Kiosks, are they really convenient?


 Do you know what a kiosk is? You may not be familiar with the name, but you've probably used them a lot.

A Kiosk is a touchscreen information delivery system installed in public places. And we're using it in many fast food restaurants, banks, hospitals, etc. If you check the introduction rate of kiosks in one of the top three fast-food restaurants in Korea, more than 60 percent of stores have already introduced kiosks, and the increase rate is steep. The reason why we use kiosks so much is because it is convenient, but I think we should stop using them.

First, it's hard for people with disabilities to use. Most kiosks do not make sounds and are only visible on the screen. At least 60% of the kiosks in the national institutions have sounds or braille for disabled people. But most private kiosks don't have that kind of consideration. So blind people say it's like touching a glass wall when they use them.

And most of them order a menu they don't want or give up ordering. Also, kiosks are too high for people in wheelchairs to use. If they look at the kiosk from below, the angle on the screen is not right so they can not see screen well. And they can't press the screen above. So at this rate, the unmanned society is going to be a fear for people with disabilities.

Second, we're losing jobs. Companies have recklessly introduced and used kiosks. Using kiosks eliminates the need for ordering staff. When I went to a movie theater, I could buy a movie ticket only using kiosks instead of booking through the staff. And there were just 2 staff members in a big theater. Just looking at my experience, kiosks will reduce jobs and eventually lead to a recession.

Third, the digital gap is widening. "It's not easy to intuitively figure out how to use it to older people, who had little or no opportunity to become familiar with the digital environment in their social lives," said a researcher at the Institute for Information and Communication Policy.

In fact, Lotteria Jonggak, near Topgol Park, has a large number of elderly customers. The kiosk need at least nine touch-ups to move on to the payment screen, which makes them uncomfortable. Also, small letters that are difficult to read, foreign languages that they don't know, and systems that can be initialized when time passes are really difficult for the elderly.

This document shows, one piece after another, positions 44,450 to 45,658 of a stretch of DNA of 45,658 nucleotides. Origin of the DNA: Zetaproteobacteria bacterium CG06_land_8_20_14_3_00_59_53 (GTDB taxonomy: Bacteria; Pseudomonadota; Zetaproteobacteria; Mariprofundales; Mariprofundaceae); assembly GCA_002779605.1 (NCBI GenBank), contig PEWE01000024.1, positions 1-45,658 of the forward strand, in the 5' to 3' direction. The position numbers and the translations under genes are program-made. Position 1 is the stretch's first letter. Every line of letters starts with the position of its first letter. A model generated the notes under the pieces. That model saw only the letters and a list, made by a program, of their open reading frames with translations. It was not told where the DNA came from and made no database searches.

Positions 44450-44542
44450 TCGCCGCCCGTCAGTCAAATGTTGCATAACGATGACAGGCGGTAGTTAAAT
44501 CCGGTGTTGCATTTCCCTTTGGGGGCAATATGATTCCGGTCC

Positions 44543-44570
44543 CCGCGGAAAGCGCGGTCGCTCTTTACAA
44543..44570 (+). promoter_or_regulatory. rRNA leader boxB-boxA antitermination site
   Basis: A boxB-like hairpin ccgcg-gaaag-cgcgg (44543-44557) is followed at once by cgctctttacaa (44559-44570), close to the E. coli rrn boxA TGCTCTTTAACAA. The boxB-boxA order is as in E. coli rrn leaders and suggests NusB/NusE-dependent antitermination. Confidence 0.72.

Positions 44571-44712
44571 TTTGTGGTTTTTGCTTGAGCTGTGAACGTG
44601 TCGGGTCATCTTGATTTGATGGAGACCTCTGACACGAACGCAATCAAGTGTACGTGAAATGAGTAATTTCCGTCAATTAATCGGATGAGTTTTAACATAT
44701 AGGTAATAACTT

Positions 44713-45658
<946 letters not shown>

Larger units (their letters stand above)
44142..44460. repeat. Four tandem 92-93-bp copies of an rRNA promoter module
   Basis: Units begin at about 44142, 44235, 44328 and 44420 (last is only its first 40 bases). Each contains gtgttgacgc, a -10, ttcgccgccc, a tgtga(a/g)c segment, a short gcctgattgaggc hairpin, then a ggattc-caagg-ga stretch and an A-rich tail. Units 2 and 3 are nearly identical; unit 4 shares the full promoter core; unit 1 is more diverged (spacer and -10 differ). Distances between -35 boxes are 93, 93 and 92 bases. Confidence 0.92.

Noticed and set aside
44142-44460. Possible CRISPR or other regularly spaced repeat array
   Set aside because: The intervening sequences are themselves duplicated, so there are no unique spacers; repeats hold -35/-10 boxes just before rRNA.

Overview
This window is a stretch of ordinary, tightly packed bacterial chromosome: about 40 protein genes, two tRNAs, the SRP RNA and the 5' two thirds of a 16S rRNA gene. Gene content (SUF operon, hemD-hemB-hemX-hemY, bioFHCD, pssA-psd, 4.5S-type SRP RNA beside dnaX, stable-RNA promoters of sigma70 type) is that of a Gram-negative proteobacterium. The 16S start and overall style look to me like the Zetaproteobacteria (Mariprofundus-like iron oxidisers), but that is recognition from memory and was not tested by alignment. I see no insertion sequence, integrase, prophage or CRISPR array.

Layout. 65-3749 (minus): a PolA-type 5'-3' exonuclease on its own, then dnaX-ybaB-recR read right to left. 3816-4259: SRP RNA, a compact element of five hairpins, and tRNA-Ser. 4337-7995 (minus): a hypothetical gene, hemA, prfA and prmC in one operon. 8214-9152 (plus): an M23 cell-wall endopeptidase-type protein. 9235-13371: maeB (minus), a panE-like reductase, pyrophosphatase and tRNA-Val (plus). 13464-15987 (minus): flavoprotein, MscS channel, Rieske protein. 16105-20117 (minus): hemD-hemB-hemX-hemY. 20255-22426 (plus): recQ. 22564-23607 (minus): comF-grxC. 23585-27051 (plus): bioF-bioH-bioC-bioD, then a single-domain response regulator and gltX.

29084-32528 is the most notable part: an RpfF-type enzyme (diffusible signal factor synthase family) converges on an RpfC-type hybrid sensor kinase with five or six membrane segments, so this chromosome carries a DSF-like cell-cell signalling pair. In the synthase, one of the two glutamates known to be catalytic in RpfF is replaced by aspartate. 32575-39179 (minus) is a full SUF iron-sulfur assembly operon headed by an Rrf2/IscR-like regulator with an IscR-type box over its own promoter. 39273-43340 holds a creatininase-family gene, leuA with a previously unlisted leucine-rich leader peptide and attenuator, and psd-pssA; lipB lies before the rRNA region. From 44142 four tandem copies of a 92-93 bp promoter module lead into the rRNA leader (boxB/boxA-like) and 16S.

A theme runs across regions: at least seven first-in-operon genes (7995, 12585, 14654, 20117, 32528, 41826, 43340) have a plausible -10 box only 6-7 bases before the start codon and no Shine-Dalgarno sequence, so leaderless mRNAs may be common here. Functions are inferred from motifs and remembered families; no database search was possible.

Of course, using kiosks can reduce the amount of staff taking orders, but hiring more employees instead of using kiosks can help the economy grow by creating jobs while keeping pace.

 Also, kiosks make ordering easier for timid people who don't like to talk to other people. But people who really need help with it don't get help. In fact, when you're buying jeans from Rap OneOwon, you can choose the ones you want with tablet PC and pay with your card.

When the payment is complete, a box of jeans wrapped in a hole in the wall will come down like a vending machine. However, it was difficult for someone to find the pants he wanted, and even if you had questions, it is difficult to solve them. So while kiosks may be able to solve the discomfort of the timid, it creates other difficulties and creates a disconnect from the larger members of society.

 For these reasons, I thought the disadvantage was greater than the advantage of kiosk, an unmanned order system. So I think we should reduce the use of kiosks. However, rather than indiscriminately using kiosks in order to keep the information age, I hope that the law should be established correctly and that machines should be developed that can care for the disabled and the elderly. 

Republic of Korea